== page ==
Microsoft writes off $7.6 bn in Nokia deal; to cut 7,800 jobs


New York: In a major restructuring of its mobile devices business, US tech giant Microsoft Wednesday said it is writing off USD 7.6 billion it spent on acquiring Nokia and will cut 7,800 jobs, but was silent on India impact.

“I want to update you on decisions impacting our phone business… We anticipate that these changes, in addition to other headcount alignment changes, will result in the reduction of up to 7,800 positions globally, primarily in our phone business,” Microsoft CEO Satya Nadella said in an email to employees.

He said that restructuring of phone business has led to an impairment charge of approximately USD 7.6 billion related to assets associated with the acquisition of the Nokia Devices and Services business in addition to a restructuring charge of approximately USD 750 million to USD 850 million.

Microsoft had acquired mobile devices business from Nokia in a USD 7.2 billion deal which concluded in April last year.

This is the second round of major job cut after Nadella took over as Microsoft CEO. About a year ago he announced axing up to 18,000 jobs, biggest cuts in its 39-year history.

After fresh round of job cuts, Nadella said that there is need to focus on phone efforts in the near term while driving reinvention.

“We are moving from a strategy to grow a standalone phone business to a strategy to grow and create a vibrant Windows ecosystem that includes our first-party device family,” he said.

As per IDC report for the first quarter of 2015, mobile phones based on Android operating system dominated the market with 78 percent share, followed by Apple’s iOS. Windows-based phones stood at third spot with market share of 2.7 percent.

“In the near term, we will run a more effective phone portfolio, with better products and speed to market given the recently formed Windows and Devices Group,” Nadella said.

As per the new strategy, Microsoft plans to narrow focus to three customer segments where it can make unique contributions and differentiate.

The company’s employee strength in India could not be ascertained.

“We’ll bring business customers the best management, security and productivity experiences they need; value phone buyers the communications services they want; and Windows fans the flagship devices they?ll love,” Nadella said.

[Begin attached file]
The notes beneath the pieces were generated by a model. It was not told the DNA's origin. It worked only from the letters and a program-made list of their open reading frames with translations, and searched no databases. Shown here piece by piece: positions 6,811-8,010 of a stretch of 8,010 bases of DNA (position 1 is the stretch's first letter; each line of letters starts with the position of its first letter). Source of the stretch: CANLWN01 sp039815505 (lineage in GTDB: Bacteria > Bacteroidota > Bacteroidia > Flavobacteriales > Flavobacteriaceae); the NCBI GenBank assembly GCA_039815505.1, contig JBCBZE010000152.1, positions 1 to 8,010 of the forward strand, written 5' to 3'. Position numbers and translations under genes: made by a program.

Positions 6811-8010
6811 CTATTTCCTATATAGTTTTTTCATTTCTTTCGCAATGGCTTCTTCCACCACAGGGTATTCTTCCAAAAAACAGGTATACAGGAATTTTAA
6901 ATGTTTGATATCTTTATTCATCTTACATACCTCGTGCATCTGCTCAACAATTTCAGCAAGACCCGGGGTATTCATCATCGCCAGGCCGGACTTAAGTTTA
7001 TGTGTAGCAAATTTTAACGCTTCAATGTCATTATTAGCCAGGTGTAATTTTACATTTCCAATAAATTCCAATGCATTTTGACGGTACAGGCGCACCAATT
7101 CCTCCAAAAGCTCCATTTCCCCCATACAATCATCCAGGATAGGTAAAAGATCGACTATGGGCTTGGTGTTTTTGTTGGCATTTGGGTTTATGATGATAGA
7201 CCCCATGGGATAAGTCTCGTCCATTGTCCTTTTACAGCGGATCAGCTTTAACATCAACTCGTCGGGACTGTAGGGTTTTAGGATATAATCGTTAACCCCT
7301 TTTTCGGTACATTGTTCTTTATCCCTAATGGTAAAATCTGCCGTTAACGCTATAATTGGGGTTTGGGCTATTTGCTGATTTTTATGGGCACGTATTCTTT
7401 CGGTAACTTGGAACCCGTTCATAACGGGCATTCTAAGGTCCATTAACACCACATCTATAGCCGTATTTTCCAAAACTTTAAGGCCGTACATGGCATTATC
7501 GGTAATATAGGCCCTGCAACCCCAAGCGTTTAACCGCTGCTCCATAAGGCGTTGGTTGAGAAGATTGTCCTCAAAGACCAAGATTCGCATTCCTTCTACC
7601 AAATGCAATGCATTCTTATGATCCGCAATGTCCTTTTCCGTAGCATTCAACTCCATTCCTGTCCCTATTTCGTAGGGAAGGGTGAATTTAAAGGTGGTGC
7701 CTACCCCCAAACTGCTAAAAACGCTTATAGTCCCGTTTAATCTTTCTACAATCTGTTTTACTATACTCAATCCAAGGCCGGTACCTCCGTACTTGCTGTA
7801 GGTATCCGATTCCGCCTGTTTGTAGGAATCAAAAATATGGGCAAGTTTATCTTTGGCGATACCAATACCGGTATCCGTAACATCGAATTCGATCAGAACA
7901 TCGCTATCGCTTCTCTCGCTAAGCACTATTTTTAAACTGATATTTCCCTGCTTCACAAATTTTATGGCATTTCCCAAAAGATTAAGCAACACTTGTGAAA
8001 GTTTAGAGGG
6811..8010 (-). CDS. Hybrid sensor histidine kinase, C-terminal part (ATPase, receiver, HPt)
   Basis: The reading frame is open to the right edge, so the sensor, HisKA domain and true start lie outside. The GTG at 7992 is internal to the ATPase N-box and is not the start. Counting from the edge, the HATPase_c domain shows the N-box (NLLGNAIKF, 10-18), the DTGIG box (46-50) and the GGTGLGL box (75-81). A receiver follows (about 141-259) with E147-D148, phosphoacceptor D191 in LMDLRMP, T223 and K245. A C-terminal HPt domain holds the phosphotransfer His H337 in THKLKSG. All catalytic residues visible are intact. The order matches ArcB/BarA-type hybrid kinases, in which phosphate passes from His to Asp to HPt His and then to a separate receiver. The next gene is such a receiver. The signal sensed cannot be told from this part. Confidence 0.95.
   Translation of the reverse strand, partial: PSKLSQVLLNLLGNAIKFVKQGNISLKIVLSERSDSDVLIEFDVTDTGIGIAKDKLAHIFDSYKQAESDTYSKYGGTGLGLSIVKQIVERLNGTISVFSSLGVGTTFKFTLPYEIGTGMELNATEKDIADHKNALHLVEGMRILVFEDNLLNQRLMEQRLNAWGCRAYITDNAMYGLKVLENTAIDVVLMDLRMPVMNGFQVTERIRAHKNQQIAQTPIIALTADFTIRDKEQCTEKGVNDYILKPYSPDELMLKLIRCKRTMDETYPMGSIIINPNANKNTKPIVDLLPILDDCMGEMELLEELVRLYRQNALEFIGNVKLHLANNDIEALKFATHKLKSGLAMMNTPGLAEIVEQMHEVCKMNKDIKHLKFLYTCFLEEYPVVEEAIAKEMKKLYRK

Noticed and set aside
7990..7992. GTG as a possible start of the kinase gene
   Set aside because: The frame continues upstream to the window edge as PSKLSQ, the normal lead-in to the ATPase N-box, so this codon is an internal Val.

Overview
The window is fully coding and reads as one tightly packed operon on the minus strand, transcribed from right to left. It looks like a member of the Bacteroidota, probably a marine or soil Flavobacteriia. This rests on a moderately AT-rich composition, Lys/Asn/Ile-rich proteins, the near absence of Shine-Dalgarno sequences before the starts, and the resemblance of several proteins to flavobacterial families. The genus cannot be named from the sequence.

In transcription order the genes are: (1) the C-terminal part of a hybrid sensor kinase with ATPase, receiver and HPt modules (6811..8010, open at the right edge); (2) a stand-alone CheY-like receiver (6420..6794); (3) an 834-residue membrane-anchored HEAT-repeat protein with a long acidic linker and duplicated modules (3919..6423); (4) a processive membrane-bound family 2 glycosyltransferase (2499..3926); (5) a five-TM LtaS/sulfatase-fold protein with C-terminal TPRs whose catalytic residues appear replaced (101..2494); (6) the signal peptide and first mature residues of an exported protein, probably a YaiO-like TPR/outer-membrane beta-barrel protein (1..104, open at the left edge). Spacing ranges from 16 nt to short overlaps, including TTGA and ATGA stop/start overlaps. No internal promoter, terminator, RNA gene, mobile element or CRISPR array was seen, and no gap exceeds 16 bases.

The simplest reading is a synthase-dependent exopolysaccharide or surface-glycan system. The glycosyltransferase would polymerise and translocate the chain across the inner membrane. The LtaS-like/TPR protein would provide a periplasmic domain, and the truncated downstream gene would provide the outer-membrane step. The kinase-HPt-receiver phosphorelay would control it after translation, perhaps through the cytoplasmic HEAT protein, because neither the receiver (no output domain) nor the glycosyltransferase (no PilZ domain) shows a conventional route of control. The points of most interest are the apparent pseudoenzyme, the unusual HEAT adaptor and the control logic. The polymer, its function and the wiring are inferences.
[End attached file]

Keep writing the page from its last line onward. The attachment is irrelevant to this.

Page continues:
In the longer term, he said, Microsoft devices will spark innovation, create new categories and generate opportunity for the Windows ecosystem more broadly and it will not only focus on mobile phones but on entire range of devices.

As of June 30, 2014, Microsoft employed 128,000 people on a full-time basis including 25,000 employees transferred as part of the Nokia Devices and Services (NDS) acquisition in April, 2014.

Microsoft reduced NDS employees by 50 percent by announcing reduction of 12,500 in the segment. The further reduction of 7,800 employees significantly reduces number of employees transferred from Nokia to Microsoft.

The company did not include Nokia’s Chennai plant as part of the deal, which at that time employed around 6,600 people.

Nadella said Microsoft’s search engine ‘Bing’ will now power search and search advertising across the AOL portfolio of sites, in addition to the partnerships with Yahoo, Amazon and Apple.

“Concentrating on search will help us further accelerate the progress we’ve been making over the past six years. Last year Bing grew to 20 percent query share in the US while growing our search advertising revenue 28 percent over the past 12 months,” he said.

Nadella said that Microsoft transferred some of its imagery acquisition operations to Uber and it will continue to source base mapping data and imagery from partners.

“This allows us to focus our efforts on delivering great map products such as Bing Maps, Maps app for Windows and our Bing Maps for Enterprise APIs,” he said.

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